TROY — Although many embrace the beauty of the monarch butterfly, without any care on our part, we may see the animal disappear.
That is the message the First Annual Monarch Butterfly Celebration wanted to get across to the public at the Brukner Nature Center on Saturday. The event was created to raise awareness of the life of the monarch and the dangers it faces today.
“It was so important to have this first annual monarch butterfly celebration,” said Ruth Bowell, coordinator of the event. “Monarchs are in trouble … they are the canary in the prairie. We recognize monarchs, but we might not recognize that the other butterflies are also in decline.”
Although monarchs are not the most effective pollinators, they are pollinators that everyone recognizes, Bowell said. Awareness of the decline of monarchs can create a catalyst for the public to investigate and understand that many pollinators are declining as well.
“And so people might say, ‘I haven’t seen very many monarchs,’ and then they look into why they are not seeing any monarchs and it’s because they are not seeing very many pollinators, either,” Bowell said. “I think it just helps to make awareness of the fact that everything is in trouble – everything, and that includes us.”
Bowell has had an interest in the butterfly from a very young age and has been studying the animal and making conservation efforts for 47 years. She saves many monarchs from empty lots that are constantly mowed down and raises them at her own home.
“We have this obsession with short grass,” she said.
Being the first of its kind, the monarch celebration entailed crafts and games, a butterfly tent with free-roaming butterflies for families to experience, showing of the “Flight of the Butterflies” film, and a demonstration on how to tag butterflies for tracking.
“A lot of organizations are doing events around monarchs this year, because their population has really plummeted in the last five years,” said Deb Oexmann, executive director at Brukner. She stated that estimates are at approximately 90 percent. “It’s pretty important that we keep (milkweed) available for them during their migration.”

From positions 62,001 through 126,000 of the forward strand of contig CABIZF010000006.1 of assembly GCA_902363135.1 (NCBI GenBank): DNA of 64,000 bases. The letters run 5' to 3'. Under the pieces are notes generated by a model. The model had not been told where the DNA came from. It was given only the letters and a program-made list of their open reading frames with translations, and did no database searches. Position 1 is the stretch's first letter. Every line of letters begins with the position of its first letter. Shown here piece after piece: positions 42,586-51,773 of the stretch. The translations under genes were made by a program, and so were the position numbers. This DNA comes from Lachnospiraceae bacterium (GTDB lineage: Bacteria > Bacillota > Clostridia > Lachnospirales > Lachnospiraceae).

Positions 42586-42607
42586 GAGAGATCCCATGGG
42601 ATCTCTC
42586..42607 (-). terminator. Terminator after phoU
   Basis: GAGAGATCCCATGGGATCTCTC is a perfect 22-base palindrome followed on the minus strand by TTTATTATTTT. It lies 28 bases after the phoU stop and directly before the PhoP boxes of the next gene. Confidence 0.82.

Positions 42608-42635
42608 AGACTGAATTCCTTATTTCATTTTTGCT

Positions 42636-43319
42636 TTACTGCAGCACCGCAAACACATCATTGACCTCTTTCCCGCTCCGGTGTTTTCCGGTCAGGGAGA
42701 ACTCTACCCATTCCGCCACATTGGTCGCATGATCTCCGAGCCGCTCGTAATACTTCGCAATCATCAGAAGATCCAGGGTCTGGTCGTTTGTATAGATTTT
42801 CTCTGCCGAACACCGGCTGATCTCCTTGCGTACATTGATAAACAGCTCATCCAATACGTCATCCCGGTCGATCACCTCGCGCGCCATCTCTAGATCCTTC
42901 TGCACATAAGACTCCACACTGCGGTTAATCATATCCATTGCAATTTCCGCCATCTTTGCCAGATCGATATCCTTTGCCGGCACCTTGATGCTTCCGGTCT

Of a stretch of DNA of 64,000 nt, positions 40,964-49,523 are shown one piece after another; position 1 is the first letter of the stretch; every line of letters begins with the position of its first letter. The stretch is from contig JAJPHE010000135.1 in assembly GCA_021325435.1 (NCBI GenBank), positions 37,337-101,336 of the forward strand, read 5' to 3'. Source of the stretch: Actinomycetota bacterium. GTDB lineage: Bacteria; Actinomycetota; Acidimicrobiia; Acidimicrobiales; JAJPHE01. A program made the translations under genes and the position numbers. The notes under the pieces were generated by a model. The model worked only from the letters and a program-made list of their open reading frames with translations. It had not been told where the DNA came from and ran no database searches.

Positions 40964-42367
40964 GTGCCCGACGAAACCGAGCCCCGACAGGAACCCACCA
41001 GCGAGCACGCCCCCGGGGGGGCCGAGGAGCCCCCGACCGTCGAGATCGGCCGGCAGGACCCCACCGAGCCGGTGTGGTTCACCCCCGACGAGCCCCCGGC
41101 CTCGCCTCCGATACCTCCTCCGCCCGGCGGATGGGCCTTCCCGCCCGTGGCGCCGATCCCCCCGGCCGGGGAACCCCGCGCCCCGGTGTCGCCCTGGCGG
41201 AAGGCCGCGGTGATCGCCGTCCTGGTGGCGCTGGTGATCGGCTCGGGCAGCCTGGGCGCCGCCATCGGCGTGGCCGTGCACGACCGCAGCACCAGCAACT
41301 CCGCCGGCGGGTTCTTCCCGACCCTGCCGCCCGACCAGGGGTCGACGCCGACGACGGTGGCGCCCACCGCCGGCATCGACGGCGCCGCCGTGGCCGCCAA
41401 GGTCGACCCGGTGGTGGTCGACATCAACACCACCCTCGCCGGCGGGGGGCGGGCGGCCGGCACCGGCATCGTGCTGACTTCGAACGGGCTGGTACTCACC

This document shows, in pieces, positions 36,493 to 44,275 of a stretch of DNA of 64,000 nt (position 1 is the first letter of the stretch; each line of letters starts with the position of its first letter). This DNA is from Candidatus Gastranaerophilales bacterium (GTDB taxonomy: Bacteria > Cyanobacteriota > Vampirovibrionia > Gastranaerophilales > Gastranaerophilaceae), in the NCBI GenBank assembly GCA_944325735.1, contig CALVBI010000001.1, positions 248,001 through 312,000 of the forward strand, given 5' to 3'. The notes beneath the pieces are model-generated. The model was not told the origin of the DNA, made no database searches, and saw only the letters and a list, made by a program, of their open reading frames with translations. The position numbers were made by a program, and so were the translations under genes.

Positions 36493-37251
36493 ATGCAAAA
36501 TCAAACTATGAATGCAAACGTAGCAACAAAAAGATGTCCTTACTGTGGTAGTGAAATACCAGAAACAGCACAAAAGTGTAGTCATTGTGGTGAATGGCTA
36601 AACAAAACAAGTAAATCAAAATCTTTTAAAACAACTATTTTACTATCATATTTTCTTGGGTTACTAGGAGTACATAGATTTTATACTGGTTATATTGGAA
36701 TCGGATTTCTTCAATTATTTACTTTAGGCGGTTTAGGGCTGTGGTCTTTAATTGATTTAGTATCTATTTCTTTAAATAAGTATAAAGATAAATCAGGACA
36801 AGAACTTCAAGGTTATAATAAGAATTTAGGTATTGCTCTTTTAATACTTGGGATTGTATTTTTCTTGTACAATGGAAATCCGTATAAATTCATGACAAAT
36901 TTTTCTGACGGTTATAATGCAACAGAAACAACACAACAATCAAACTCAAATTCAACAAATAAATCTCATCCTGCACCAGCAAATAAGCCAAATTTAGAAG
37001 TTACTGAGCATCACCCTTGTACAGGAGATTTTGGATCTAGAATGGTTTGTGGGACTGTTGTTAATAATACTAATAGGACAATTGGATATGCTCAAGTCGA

Milkweed is the only plant the monarch will eat as a caterpillar and where the monarch will lay her eggs. If mowed or infected by insecticides, the caterpillar dies. The monarch migrates from the northern U.S. to Mexico for the winter. Without a substantial habitat, lack of milkweed can interrupt their migration pattern.
Oexmann said the president has reached out to the U.S. Fish and Wildlife Service in planting milkweed along the major migratory route throughout the U.S. The organization is allocating an additional $2 million of funding for conservations and will restore more than 200,000 acres of habitat and supporting over 750 schoolyard habitats and pollinator gardens.
Oexmann said the event was well received.
“I think it’s been fabulous, it exceeded our expectations,” she said. “We hope that we are raising the awareness of the flight of monarch butterflies and encourage people to plant milkweed and educate kids about monarchs and make the world a better place for them.”
How can you help the monarch?
- Growing uninfected milkweed from your home. Ron Corbett, owner of Ohio Native Plants in Tipp City, grows the common milkweed without the use of any insecticides. Visits to the location can be made via appointment. Contact them at (937) 524-4058 and email [email protected]
- Donate to the cause. Donations can be made to the U.S. Fish and Wildlife Service conservation fund titled Monarch Butterfly Conservation Fund. The organization does not accept cash or credit card payments, but accepts money orders and checks written to U.S. Fish and Wildlife Service, and state the conservation fund to ensure your donation goes for the cause. Donations can be sent to Division of International Conservation, 5275 Lessburg Pike, Falls Church, VA 22041-3803.
- Be informed. For more information on the monarch butterfly and conservation, visit http://www.fws.gov/savethemonarch or visit your local nature center.
Reach Amy Barger at (937) 451-3340 or on Twitter @TheDailyCall.